Janelle Ayres receives $1 million from W. M. Keck Foundation for disease research
(Salk Institute) Associate Professor Janelle Ayres is the recipient of a $1 million grant from the W. M. Keck Foundation to study new ways to treat deadly infections including sepsis and the flu, both of which require novel therapies beyond antibiotics and antivirals to effectively combat. (Source: EurekAlert! - Infectious and Emerging Diseases)
Source: EurekAlert! - Infectious and Emerging Diseases - July 11, 2018 Category: Infectious Diseases Source Type: news

NEJM publishes final results from phase two study showing vaccines can reduce rate of sustained TB infections
(Burness) Aeras, a nonprofit organization dedicated to developing vaccines against tuberculosis (TB), today announced the publication of the full results from a Phase 2, randomized, controlled clinical trial of two TB vaccines-- the currently available BCG vaccine and an investigational vaccine, H4:IC31--in the New England Journal of Medicine (NEJM). (Source: EurekAlert! - Infectious and Emerging Diseases)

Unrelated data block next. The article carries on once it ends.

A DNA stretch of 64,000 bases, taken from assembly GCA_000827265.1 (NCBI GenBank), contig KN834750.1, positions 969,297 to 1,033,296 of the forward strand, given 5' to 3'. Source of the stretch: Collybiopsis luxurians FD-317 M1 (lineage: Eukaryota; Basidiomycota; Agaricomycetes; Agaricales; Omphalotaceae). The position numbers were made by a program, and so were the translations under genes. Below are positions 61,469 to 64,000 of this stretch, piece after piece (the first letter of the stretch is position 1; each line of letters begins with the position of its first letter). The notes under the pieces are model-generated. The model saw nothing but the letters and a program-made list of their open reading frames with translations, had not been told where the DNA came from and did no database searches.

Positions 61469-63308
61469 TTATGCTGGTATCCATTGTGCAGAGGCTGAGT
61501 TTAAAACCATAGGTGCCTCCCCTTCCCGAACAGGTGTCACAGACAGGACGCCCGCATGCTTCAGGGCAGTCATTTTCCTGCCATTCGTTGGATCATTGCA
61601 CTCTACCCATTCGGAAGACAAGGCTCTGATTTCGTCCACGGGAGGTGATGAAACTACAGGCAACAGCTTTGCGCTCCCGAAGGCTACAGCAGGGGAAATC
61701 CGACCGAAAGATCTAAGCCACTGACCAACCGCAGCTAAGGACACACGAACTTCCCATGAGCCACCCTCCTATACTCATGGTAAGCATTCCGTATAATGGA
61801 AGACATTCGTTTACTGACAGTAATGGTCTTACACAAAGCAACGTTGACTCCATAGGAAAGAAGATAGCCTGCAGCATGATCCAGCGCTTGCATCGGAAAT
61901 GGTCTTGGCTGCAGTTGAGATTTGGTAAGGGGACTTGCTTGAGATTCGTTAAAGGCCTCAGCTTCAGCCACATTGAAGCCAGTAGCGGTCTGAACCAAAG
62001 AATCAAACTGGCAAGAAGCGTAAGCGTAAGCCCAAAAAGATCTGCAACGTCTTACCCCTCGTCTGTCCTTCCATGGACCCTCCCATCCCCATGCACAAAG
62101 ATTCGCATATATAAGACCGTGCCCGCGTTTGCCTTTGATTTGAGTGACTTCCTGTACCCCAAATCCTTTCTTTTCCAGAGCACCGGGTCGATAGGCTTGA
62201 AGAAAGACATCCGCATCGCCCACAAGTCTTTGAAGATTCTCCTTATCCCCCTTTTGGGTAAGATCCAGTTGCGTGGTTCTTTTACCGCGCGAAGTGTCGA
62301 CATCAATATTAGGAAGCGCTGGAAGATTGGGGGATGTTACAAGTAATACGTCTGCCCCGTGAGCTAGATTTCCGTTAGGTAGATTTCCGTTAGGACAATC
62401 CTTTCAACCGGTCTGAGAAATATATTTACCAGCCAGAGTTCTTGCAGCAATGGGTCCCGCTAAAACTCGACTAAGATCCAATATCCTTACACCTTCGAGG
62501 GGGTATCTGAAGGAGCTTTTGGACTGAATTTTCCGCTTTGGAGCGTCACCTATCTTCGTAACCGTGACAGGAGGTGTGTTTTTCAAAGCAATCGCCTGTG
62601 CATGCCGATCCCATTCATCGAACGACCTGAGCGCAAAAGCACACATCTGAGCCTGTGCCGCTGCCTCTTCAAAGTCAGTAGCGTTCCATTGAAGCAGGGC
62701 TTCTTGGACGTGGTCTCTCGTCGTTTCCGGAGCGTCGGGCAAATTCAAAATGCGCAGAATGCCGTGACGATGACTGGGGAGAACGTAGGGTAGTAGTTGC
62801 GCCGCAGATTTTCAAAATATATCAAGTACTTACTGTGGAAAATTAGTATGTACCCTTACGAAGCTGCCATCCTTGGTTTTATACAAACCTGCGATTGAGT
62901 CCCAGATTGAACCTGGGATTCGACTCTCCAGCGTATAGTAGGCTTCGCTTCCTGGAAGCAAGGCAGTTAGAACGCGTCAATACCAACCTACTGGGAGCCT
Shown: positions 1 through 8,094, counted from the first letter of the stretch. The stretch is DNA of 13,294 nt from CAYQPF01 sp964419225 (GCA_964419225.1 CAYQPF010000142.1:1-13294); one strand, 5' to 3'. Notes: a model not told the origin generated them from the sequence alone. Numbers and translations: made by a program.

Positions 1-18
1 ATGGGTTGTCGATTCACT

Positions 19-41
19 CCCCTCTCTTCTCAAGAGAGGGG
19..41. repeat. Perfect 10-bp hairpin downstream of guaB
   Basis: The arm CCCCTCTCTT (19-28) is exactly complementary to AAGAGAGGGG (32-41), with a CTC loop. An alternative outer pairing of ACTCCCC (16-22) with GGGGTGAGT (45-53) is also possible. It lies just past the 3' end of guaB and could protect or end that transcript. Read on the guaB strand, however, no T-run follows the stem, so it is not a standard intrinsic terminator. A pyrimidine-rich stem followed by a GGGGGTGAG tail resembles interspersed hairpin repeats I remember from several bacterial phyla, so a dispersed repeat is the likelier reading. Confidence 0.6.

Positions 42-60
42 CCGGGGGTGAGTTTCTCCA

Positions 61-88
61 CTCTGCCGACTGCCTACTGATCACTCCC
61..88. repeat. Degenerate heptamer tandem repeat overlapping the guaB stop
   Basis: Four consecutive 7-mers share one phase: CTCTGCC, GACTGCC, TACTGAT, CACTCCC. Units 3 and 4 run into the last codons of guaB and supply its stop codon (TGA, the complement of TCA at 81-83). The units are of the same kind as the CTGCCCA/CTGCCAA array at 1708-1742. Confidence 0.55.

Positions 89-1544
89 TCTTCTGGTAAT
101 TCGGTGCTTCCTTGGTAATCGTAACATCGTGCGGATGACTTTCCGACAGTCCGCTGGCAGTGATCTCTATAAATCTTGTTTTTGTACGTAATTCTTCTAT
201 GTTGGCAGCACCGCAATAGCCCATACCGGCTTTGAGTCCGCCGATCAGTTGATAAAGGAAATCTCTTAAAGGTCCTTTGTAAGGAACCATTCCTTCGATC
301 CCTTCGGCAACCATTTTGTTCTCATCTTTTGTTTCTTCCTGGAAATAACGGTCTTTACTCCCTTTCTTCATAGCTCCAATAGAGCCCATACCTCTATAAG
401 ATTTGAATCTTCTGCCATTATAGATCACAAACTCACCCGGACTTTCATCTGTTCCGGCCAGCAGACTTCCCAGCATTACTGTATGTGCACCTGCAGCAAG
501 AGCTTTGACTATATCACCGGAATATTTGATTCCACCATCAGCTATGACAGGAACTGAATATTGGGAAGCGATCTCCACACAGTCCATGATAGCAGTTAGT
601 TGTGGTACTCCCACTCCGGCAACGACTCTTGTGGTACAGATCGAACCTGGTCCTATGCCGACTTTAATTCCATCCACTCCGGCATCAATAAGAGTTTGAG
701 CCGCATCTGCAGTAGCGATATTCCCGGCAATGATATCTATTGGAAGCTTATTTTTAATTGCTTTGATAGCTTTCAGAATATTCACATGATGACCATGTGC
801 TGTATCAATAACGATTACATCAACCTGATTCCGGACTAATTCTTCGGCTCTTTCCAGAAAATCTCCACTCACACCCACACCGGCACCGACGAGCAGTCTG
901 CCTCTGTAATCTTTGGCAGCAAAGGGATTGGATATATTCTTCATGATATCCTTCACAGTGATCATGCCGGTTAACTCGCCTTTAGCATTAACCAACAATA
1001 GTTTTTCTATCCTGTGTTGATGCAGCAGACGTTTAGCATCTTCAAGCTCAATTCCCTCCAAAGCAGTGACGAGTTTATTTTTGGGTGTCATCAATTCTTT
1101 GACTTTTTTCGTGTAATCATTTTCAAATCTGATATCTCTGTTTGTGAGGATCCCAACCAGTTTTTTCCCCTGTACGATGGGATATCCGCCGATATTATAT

Source: EurekAlert! - Infectious and Emerging Diseases - July 11, 2018 Category: Infectious Diseases Source Type: news

Enzyme discovery could help in fight against TB
(University of Warwick) Research by a team led by Dr. Elizabeth Fullam has revealed new findings about an enzyme found in Mycobacterium tuberculosis (Mtb), the bacterium that causes TB. (Source: EurekAlert! - Infectious and Emerging Diseases)
Source: EurekAlert! - Infectious and Emerging Diseases - July 11, 2018 Category: Infectious Diseases Source Type: news

Developmental disabilities reported in HIV-positive children in South Africa
(Columbia University's Mailman School of Public Health) HIV-positive children in South Africa are more likely to have developmental disabilities compared to children who are HIV negative. HIV-positive children ages 4 to 6 had nearly four times the odds of delays in sitting, standing, walking, and speaking, and more than twice the odds of a hearing disability and cognitive delay compared to HIV-negative children. (Source: EurekAlert! - Infectious and Emerging Diseases)